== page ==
The Gulf Cooperation Council education sector is booming, backed by factors including high spending power, growing student numbers and
willingness to pay for quality education.
In its 2016 Education Report, investment bank Alpen
Capital said the number of students in the regional educa- tion sector was projected to reach 15 million in 2020 at a compound annual growth rate of 3.6 per cent from the 12.6 million seen in 2015.
During this period the demand for schools is expected to increase at a similar pace, with a CAGR of 3 per cent from 43,903 in 2015 to 50,978 in 2020, signifying the need for more than 7,000 schools in the next ve years.
This demand is being met with big spending from regional governments.
Saudi Arabia, the UAE and Oman dedicated 23 per cent, 21 per cent and 21 per cent respectively of their total budgets to the education sector in 2016, in comparison to 15 per cent in the US and 12 per cent in the UK, notes Fadi Adra, partner at PwC consulting unit Strategy&.
And the private sector too has an increasingly large role to play.
The bulk of future demand is expected to be for private sector institutions, with an annual average demand growth of 5.4 per cent compared to 2.6 per cent for public schools, according to the Alpen report.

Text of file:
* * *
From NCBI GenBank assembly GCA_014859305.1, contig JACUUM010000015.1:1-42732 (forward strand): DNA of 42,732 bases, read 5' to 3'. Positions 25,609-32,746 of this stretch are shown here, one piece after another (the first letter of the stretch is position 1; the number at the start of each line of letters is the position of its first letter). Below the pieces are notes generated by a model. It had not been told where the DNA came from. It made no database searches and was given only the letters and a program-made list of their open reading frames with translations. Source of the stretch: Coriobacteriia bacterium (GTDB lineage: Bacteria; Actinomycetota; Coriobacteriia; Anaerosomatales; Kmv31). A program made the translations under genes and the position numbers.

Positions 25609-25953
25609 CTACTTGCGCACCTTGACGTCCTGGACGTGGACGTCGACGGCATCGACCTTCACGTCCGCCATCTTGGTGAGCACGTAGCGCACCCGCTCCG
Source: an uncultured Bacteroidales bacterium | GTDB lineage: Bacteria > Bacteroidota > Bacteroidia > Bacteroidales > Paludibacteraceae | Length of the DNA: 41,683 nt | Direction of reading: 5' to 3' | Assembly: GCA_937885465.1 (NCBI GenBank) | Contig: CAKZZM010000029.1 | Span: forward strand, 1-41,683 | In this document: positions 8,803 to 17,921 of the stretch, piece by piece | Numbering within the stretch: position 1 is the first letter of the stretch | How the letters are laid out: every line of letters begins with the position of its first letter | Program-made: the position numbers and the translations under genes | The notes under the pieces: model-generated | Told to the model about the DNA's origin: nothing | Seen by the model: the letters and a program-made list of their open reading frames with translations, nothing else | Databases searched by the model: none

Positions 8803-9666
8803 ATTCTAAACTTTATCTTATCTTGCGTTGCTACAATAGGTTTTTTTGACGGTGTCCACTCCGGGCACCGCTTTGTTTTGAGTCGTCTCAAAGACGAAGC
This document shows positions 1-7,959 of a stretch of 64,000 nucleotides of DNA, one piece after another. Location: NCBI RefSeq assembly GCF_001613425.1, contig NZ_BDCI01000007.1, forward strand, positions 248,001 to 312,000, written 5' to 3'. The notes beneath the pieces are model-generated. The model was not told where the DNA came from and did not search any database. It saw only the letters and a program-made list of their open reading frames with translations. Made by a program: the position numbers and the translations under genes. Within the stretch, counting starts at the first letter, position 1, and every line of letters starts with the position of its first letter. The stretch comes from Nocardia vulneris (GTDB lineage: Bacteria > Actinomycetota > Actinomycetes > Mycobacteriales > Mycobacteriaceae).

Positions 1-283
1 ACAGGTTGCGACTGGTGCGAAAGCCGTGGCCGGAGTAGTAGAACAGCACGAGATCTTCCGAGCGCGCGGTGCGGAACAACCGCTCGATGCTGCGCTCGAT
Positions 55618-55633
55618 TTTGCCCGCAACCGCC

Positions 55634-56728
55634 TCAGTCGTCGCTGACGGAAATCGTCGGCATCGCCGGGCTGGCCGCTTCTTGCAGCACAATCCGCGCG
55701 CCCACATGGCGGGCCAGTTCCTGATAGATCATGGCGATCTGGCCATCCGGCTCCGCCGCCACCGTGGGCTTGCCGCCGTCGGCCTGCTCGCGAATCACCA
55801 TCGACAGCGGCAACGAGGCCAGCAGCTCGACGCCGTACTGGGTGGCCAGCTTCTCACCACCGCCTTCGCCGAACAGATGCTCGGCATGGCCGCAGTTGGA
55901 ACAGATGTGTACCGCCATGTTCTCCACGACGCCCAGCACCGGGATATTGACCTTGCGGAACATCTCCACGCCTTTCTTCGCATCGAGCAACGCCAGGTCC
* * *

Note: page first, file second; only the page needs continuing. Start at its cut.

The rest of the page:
“As parents are increasingly aware of the bene ts of qual- ity education, demand for international curricula schools is rising, namely among the local population. The recent decision by KSA government to allow nationals to enrol in private schools further supports this trend,” says Adra.
In its September 2016 report dubbed ‘School’s In’ real estate consultancy JLL predicts more than 1,000 additional schools will be required in Dubai, Abu Dhabi, Jeddah, Riyadh and Cairo alone by 2020, with nancial returns and government policy to raise education standards among the driving factors.
Of these, some 350 will be in the private sector as demand from nationals, a growing expat workforce and increasing income levels translate into a greater demand for school places.